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Why Do Summer Bucks Disappear in the Fall?

by Bill Winke   |  August 1st, 2017 0

The number one question I am asked relates to disappearing bucks. A hunter has kept his eye on a nice buck all summer. He is excited to start hunting it in the fall, but then it just disappears in September — never to show up all season.


Whitetail bucks are very visible in July and early August. The deer you find during this time may or may not still be in the area after they shed their velvet and disperse to their fall ranges.

I have run into these disappearing bucks a number of times, and it can be very frustrating if you don’t understand what is happening and know how to adapt.

Some bucks have a different fall range from their summer range, and the two ranges don’t always overlap. Nothing you can plant and no amount of reduced human interaction will change things. Some bucks just leave for whatever reason. Not every buck you find this month will still be there in October.

The Great Deception
I “hunted” a buck in 2008 that was a real dandy. We could find him on one of my alfalfa fields just about any evening during late July and early August. But after two seasons of looking for him all over the place with trail cameras in October and November and not finding him, I realized he only spent the summer here. That really opened up my eyes to this subject of buck dispersal.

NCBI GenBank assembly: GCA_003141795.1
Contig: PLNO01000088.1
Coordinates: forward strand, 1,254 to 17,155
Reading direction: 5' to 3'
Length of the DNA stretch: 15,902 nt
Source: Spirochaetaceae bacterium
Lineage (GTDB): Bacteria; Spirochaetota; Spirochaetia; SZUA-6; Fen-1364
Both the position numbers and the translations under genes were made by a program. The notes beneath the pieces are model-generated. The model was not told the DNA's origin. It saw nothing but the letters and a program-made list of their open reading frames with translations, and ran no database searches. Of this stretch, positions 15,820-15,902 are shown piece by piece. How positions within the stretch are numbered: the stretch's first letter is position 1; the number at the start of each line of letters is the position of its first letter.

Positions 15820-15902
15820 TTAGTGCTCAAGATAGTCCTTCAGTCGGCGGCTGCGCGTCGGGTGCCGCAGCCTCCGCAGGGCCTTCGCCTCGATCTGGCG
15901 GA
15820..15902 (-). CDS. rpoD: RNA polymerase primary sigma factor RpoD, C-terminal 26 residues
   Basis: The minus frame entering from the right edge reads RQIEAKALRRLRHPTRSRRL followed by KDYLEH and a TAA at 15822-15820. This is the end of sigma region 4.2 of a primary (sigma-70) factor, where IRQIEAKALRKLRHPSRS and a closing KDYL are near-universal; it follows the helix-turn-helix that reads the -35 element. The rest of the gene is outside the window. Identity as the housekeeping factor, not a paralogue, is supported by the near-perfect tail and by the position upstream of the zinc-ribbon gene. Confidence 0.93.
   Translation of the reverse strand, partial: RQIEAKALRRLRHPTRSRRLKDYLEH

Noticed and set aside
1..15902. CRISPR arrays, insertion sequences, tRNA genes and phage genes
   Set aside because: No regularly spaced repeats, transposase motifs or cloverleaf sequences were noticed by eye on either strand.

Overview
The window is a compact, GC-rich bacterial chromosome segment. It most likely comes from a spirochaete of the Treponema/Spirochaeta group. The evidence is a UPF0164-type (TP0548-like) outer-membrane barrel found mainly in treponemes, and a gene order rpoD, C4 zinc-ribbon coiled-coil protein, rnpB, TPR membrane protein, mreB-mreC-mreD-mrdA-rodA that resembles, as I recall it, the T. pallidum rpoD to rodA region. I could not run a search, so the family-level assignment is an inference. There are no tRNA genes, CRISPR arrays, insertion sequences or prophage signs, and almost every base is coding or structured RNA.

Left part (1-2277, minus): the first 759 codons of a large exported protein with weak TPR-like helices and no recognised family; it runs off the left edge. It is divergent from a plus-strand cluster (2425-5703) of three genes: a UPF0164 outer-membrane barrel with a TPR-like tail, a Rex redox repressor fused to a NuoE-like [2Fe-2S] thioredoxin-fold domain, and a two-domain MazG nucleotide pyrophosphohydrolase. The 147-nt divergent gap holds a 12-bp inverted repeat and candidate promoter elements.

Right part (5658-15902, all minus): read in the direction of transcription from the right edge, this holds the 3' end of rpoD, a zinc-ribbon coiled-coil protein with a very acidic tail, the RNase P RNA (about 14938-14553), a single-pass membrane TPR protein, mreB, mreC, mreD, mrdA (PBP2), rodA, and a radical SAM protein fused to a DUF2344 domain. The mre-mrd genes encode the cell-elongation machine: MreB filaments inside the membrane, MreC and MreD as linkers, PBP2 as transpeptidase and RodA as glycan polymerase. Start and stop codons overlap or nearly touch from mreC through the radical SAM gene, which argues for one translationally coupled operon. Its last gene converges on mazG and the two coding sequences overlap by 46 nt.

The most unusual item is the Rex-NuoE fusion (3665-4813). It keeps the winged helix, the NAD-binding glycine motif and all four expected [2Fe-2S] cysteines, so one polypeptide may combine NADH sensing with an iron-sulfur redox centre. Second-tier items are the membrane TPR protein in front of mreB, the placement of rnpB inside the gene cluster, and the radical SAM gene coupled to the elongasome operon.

Why They Disperse
During the summer, bucks are the best of buddies, even grooming each other and spending many carefree days bedding and feeding together. But come November, those same deer are trying to kill each other.

Testosterone turns them into enemies. As the days shorten in August, the level of testosterone in a buck’s system starts to increase. This is what triggers velvet shedding in early September and what causes the bachelor groups of summer to break up soon after. Velvet shedding is the official start of the fall dispersal.

Where They Go
One of my employees radio-collared a number of bucks and learned that the average buck relocates roughly 600 yards from August to October. Since some bucks don’t move at all, there also have to be some that disperse long distances to produce this average. Even the average of 600 yards is enough to move a buck right off your property.

Bucks tend to use the same summer ranges and the same fall ranges each year. If you had a certain buck in your hunting area last fall that you know made it through the winter, odds are good that he will be there again this fall — regardless of where he spent his summer.

Now What?
Maybe you have a few bucks on trail cameras that are solid targets. As exciting as that is, it is merely the first step in patterning those deer.


Though I saw him nearly every evening for a month during the summer of 2008, I couldn’t find this buck that fall. Finally, after a repeat in 2009, I was able to find the buck in late October. My first hunt for him produced a shot, but when he ducked the string, I missed high. After all that effort, he got away. The Great 8 was one of my first examples of a buck that had a different summer range and fall range. Now that I’m aware of this occurrence, I see it all the time.